Lane, Hosking (2010) The pathogenesis of murine coronavirus infection of the central

WillowJ

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Lane TE, Hosking MP. "The pathogenesis of murine coronavirus infection of the central nervous system." Crit Rev Immunol. 2010;30(2):119-30. PMID: 20370625

Department of Molecular Biology and Biochemistry, University of California, Irvine, California 92697-3900, USA.
Abstract

Mouse hepatitis virus (MHV) is a positive-strand RNA virus that causes an acute encephalomyelitis that later resolves into a chronic fulminating demyelinating disease. Cytokine production, chemokine secretion, and immune cell infiltration into the central nervous system are critical to control viral replication during acute infection. Despite potent antiviral T-lymphocyte activity, sterile immunity is not achieved, and MHV chronically persists within oligodendrocytes. Continued infiltration and activation of the immune system, a result of the lingering viral antigen and RNA within oligodendrocytes, lead directly to the development of an immune-mediated demyelination that bears remarkable similarities, both clinically and histologically, to the human demyelinating disease multiple sclerosis. MHV offers a unique model system for studying host defense during acute viral infection and immune-mediated demyelination during chronic infection.
 

WillowJ

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interesting that this starts with an acute infection in mice. That isn't present in human MS, is it?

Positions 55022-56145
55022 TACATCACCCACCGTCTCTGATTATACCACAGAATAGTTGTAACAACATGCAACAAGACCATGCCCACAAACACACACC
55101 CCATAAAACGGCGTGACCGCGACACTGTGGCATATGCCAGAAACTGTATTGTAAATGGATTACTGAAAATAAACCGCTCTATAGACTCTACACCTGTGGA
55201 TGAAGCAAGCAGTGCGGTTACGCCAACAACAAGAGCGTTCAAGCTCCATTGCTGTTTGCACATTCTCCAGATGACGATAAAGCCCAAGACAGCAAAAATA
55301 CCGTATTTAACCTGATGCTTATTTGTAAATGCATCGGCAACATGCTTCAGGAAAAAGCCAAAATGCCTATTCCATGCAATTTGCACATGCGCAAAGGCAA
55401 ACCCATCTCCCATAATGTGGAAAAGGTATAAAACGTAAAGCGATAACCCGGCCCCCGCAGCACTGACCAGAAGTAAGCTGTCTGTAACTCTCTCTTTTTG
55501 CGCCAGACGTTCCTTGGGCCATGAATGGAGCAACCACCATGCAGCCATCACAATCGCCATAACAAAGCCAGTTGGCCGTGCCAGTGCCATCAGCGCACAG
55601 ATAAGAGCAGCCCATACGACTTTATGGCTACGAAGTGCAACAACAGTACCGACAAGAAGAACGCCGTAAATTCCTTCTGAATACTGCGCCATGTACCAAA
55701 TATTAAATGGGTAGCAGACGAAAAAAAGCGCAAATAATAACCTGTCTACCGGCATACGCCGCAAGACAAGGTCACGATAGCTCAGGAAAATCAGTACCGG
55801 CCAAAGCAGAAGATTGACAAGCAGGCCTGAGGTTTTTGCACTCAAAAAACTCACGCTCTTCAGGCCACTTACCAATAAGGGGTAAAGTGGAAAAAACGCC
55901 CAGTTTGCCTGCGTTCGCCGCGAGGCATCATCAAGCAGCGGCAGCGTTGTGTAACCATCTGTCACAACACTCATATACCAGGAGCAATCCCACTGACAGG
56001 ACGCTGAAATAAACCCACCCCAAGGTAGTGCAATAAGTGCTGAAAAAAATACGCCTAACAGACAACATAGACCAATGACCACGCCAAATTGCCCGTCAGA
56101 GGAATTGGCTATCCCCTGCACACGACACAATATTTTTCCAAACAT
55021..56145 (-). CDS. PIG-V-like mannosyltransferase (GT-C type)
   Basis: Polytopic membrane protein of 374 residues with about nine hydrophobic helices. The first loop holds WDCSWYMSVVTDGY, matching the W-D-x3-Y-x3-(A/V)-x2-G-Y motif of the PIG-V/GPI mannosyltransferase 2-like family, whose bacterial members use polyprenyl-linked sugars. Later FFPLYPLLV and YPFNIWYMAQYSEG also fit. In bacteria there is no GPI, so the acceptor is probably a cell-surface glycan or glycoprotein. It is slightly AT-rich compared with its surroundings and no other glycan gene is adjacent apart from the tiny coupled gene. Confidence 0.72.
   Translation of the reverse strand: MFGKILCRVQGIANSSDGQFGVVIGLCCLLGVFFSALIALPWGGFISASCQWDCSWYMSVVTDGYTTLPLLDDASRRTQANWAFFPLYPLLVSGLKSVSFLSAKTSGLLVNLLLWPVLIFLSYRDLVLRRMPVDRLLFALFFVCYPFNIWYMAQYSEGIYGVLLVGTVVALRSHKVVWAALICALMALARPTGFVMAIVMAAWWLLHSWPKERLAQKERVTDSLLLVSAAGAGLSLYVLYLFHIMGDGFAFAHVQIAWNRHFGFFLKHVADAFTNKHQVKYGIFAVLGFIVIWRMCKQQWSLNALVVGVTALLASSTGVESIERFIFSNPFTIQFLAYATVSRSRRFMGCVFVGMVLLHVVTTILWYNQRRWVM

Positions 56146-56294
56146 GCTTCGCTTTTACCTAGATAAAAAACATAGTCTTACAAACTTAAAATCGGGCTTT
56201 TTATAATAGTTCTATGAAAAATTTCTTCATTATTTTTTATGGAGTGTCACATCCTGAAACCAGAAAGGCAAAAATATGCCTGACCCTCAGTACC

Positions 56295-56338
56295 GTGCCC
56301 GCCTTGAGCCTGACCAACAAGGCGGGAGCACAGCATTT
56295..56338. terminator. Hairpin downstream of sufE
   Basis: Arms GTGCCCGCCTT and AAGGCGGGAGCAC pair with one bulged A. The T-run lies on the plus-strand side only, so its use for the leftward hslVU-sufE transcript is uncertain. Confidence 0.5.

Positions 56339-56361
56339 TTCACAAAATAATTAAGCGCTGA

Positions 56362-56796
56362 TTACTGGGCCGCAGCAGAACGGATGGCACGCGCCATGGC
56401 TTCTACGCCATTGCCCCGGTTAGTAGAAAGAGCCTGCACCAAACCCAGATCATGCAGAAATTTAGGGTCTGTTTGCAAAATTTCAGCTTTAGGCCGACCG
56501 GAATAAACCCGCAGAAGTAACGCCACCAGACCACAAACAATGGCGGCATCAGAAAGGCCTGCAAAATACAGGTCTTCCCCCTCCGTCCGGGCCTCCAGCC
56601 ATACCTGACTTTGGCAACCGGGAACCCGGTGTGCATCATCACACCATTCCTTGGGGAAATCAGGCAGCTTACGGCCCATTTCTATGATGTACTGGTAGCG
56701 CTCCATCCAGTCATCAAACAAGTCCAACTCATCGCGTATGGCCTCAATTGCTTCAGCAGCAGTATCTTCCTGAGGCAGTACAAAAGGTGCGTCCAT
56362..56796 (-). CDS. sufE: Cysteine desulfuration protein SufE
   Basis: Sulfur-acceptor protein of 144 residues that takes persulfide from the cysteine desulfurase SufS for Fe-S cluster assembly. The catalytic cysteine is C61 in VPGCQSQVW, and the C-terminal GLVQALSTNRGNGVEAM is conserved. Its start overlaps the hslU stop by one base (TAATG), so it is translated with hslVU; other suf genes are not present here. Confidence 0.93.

Cort

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They have apparently really looked into what triggers relapses in MS - and infections do and stress can - and other things don't. Interesting that some periods of pregnancy appear to be good for MS and others bad - which I think is true for CFS. Here is some information on triggers....from Wikipedia

http://en.wikipedia.org/wiki/Multiple_sclerosis


Multiple sclerosis relapses are often unpredictable, occurring without warning and without obvious inciting factors with a rate rarely above one and a half per year.[1] Some attacks, however, are preceded by common triggers. Relapses occur more frequently during spring and summer.[16] Viral infections such as the common cold, influenza, or gastroenteritis increase the risk of relapse.[1] Stress may also trigger an attack.[17] Pregnancy affects the susceptibility to relapse, with a lower relapse rate at each trimester of gestation. During the first few months after delivery, however, the risk of relapse is increased.[1] Overall, pregnancy does not seem to influence long-term disability. Many potential triggers have been examined and found not to influence MS relapse rates. There is no evidence that vaccination and breast feeding,[1] physical trauma,[18] or Uhthoff's phenomenon[16] are relapse triggers.
 

WillowJ

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triggers of relapses are interesting--thanks for doing the search for me (I was lazy last night because it was late). I was interested in initial onset, too.

WebMD says,
The most common early symptoms of MS include:

* Tingling
* Numbness
* Loss of balance
* Weakness in one or more limbs
* Blurred or double vision

Less common symptoms of MS may include:

* Slurred speech
* Sudden onset of paralysis
* Lack of coordination
* Cognitive difficulties
I found an interesting case report of atypical onset of MS with silent coeliac disease and autoimmune hepatitis; they're saying "inflammatory immune-mediated damage of the CNS triggered by gluten could not be excluded" and MS-like disease with MRI abnormalities is a small subset in coeliacs.